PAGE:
A Tradition of Supporting Equity and Access in Education
Accessibility and Social Justice
During my stay in Boston, Massachusetts, I had the chance to visit the “Frida Kahlo and Arte Popular” exhibit at The Museum of Fine Arts. The exhibit featured Kahlo’s iconic self-portraits hanging alongside the artifacts of Mexican folk art that inspired her imagery. The artist’s desire to elevate these treasures of Mexican and Indigenous culture to the status of “high art” is realized in the inclusion of these artifacts in the museum. It reminded me of my visit to Lesley University earlier in the week, where I learned about their rich tradition of making education more inclusive for all, especially for those groups who have been historically marginalised or excluded from higher education.
Central to the mission of higher education today, diversity and inclusion are recurring themes in university “vision statements.” But for institutions like Lesley University in Cambridge, a social justice mission is woven into the fabric and spirit of the campus from its founding. Today that mission is reflected in the number of Lesley students who declare they have a disability- the third most in the state at 23% according to Assistant Provost for Academic Success Randi Korn. Considering that as many as 66% of students in higher education do not disclose they have a disability, whether because of stigma or lack of awareness, Lesley’s commitment to an inclusive culture means students feel more empowered to seek out the services they need to help them be successful.
In the second episode of the BbAlly Tour Podcast, I sat down with Heather Tillberg Web (Associate Provost, Systems, Planning & Administration), Kristina McElroy (Director of Academic Technology), Danielle Powell (Instructional Technologist), and Robyn Belair (Instructional Technologist) to learn more about Lesley’s history around inclusive learning as well as how they are using Ally today to support their mission.
As an institution with a school of education and a very heavy focus on Universal Design for Learning and accessibility, we have faculty who also are really interested in [Ally], interested in building it into what they do.
– Heather Tillberg Web, Associate Provost, Systems, Planning & Administration
An Empathy-First Approach
What stood out to me in conversations with faculty and staff at Lesley was their empathy-first approach in their teaching, which begins by recognizing the diverse needs and abilities of their students. During the course creation phase, for example, instructional designer Robyn Belair described to me how they have faculty walk through their courses as students to better understand the course experience from their perspective, identifying and correcting points of confusion and barriers to information. Building on this empathy approach, Professor Lisa Spitz discussed how she anticipates learner variability and designs her courses for a “spectrum of abilities,” which includes providing students multiple options for how they participate and contribute to the learning experience.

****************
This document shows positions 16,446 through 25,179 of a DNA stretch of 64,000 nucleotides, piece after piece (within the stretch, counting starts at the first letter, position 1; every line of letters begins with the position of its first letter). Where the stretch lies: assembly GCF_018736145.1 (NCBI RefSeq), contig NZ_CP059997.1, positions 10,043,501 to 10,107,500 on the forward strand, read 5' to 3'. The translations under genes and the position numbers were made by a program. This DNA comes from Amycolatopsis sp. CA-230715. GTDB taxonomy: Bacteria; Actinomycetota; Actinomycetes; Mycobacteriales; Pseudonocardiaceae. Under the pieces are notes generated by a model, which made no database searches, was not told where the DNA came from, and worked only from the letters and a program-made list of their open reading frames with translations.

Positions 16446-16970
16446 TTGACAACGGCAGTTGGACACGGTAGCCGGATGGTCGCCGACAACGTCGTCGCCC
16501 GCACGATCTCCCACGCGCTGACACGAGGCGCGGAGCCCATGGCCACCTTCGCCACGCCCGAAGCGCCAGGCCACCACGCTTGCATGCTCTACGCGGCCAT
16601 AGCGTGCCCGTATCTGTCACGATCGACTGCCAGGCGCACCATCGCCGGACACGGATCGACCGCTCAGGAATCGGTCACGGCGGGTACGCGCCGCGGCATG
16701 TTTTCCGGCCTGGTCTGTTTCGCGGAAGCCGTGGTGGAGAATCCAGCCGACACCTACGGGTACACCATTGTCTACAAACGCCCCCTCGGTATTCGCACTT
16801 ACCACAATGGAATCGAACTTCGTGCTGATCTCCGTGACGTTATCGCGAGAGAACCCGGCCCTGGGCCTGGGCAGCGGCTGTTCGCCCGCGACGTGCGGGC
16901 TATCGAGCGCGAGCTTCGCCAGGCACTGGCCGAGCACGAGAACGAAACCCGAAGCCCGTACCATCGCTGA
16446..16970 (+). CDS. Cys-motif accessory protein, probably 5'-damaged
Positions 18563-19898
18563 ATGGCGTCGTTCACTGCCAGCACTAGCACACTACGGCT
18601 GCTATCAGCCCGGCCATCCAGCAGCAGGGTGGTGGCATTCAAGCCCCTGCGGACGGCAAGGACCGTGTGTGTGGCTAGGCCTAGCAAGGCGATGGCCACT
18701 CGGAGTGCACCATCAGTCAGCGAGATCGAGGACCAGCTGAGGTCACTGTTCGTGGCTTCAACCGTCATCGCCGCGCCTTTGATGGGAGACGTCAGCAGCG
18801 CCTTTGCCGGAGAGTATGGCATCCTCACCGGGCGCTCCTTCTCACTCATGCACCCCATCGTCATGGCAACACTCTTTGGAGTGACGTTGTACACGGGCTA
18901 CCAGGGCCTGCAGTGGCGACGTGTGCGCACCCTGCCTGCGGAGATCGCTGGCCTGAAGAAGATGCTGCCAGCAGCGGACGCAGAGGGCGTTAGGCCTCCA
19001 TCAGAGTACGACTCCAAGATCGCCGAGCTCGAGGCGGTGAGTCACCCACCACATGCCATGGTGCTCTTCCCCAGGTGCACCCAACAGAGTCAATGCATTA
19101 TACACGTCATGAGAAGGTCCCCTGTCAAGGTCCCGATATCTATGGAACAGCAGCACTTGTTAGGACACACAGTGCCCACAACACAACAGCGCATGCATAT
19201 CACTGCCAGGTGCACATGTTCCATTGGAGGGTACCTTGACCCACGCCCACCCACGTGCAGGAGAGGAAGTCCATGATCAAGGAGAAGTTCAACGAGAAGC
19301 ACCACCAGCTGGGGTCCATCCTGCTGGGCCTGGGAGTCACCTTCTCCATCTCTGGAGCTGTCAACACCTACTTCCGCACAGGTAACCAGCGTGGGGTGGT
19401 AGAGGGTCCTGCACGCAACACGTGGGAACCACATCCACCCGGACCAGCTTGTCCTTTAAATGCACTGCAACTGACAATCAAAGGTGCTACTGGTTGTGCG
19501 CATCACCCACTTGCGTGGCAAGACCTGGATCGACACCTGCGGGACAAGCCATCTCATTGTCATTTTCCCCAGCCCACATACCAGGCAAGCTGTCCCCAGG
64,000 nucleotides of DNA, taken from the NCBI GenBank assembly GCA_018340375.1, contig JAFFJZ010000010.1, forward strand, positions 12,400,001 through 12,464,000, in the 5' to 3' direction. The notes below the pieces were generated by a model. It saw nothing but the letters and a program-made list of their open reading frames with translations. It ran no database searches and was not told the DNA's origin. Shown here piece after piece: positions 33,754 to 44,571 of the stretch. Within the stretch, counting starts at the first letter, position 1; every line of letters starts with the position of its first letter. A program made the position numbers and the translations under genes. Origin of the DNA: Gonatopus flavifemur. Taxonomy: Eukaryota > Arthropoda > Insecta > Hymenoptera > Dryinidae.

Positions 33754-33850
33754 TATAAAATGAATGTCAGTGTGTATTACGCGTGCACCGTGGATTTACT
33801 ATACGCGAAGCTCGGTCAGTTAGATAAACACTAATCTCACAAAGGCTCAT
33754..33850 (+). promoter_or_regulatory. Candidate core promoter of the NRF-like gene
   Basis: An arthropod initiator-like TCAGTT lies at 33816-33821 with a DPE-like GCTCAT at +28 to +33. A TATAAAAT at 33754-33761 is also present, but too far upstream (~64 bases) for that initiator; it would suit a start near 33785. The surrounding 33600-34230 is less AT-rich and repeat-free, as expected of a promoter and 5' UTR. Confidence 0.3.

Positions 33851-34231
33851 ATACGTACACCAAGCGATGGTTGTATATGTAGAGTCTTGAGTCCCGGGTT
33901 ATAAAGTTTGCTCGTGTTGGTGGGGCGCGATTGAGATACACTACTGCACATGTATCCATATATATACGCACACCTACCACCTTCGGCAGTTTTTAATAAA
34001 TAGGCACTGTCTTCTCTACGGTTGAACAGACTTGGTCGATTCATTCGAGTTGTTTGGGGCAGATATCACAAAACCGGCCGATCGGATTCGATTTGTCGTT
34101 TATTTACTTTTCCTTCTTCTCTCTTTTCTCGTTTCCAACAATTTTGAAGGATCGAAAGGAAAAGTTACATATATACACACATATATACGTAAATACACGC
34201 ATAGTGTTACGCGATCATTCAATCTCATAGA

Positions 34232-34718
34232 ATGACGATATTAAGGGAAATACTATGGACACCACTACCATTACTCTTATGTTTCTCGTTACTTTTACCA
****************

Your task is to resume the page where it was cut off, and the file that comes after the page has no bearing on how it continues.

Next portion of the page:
Faculty also empathize with the challenges students may face in being able to access and afford education, and the important role technology can play in opening up those opportunities for students. Professor Susan Patterson of the Graduate School of Education, whose own research and teaching focus on ways new technologies can contribute to the democratization of education, described that when she was first introduced to online education, she was skeptical about its effectiveness. However, she has since realized the important role online education can play for so many students who encounter barriers to on-campus learning experiences, such as those students in remote rural areas or students from low-income families.
Access Remains the Hardest Part
Director of Academic Technology Kristina McElroy, who helped bring Blackboard Ally to the Lesley campus and has been leading their roll-out, felt from the beginning that Ally’s close alignment with the social justice mission of the university would appeal to faculty. For this reason, after a brief implementation and pilot phase, her team decided to move forward quickly in making Ally available to the entire campus. The response from faculty has been positive so far, and while they still face challenges in addressing accessibility issues with their course content, such as untagged PDFs from library resources, they have taken some key first steps in improving awareness and making simple changes to their course materials.
Aware of these persistent challenges, Special Education faculty member Professor Linda Lengyel explained to me that one of the hardest part of education today remains ensuring students have equitable access- not just physical access, but access to the learning concepts themselves. This means continuing to develop and refine creative, research-based pedagogy to support students in developing those key understandings so that can advance in their education. Like the arte populare in the Museum of Fine Art, when diverse voices are empowered to participate and contribute in the classroom, everyone’s experience becomes enriched by the unique perspectives and worldviews they bring to the conversation.